AddRef() from one tree matches with the
in another. In short, it does a decent job of directing you to the places you
need to verify in your code.
Enabling Runtime Logging. You need to set a couple of runtime environment variable to produce output.
setenv XPCOM_MEM_REFCNT_LOG log-file.dat setenv XPCOM_MEM_LOG_CLASSES MyLeakyObjectImpl setenv XPCOM_MEM_LOG_OBJECTS MyLeakyObjectSerialNumber (optional)
set XPCOM_MEM_REFCNT_LOG=log-file.dat set XPCOM_MEM_LOG_CLASSES=MyLeakyObjectImpl set XPCOM_MEM_LOG_OBJECTS=MyLeakyObjectSerialNumber (optional)
Create a file called
environment in the directory where the
MozillaDebug binary sits containing the lines
XPCOM_MEM_REFCNT_LOG=log-file.dat XPCOM_MEM_LOG_CLASSES=MyLeakyObjectImpl XPCOM_MEM_LOG_OBJECTS=MyLeakyObjectSerialNumber (optional)
(Note that case is important.) These variables are described in more detail in the Memory Tools documentation.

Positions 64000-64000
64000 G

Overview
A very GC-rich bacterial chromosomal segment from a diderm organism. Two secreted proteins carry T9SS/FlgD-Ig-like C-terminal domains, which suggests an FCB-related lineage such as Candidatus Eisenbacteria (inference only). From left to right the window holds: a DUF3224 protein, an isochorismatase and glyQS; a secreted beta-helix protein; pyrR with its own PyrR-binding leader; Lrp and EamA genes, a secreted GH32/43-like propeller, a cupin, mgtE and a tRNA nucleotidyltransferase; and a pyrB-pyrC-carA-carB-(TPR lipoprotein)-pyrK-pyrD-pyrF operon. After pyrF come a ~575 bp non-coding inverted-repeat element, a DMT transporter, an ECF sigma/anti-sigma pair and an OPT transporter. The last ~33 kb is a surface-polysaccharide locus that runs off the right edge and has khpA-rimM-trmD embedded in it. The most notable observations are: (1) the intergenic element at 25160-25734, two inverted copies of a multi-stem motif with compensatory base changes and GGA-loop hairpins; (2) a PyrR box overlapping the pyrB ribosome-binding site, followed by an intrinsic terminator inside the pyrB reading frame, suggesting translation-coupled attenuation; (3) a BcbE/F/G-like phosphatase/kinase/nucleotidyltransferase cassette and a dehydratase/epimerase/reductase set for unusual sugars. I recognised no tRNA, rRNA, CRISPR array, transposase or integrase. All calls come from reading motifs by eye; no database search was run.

Now when you run, you should see lots of information dumped to your
log-file.dat (which defaults to the console, if not set).
Specifically, each time an object is
Release()-ed, several lines will get added to the file. So make
sure you have plenty of disk space.
Postprocessing Step 1: Finding the Leakers. First you
have to figure out which objects leaked. There's a Perl script that does
this. It grovels through the log file, and figures out which objects got
allocated (it knows because they were just allocated because they got
AddRef()-ed and their refcount became 1). It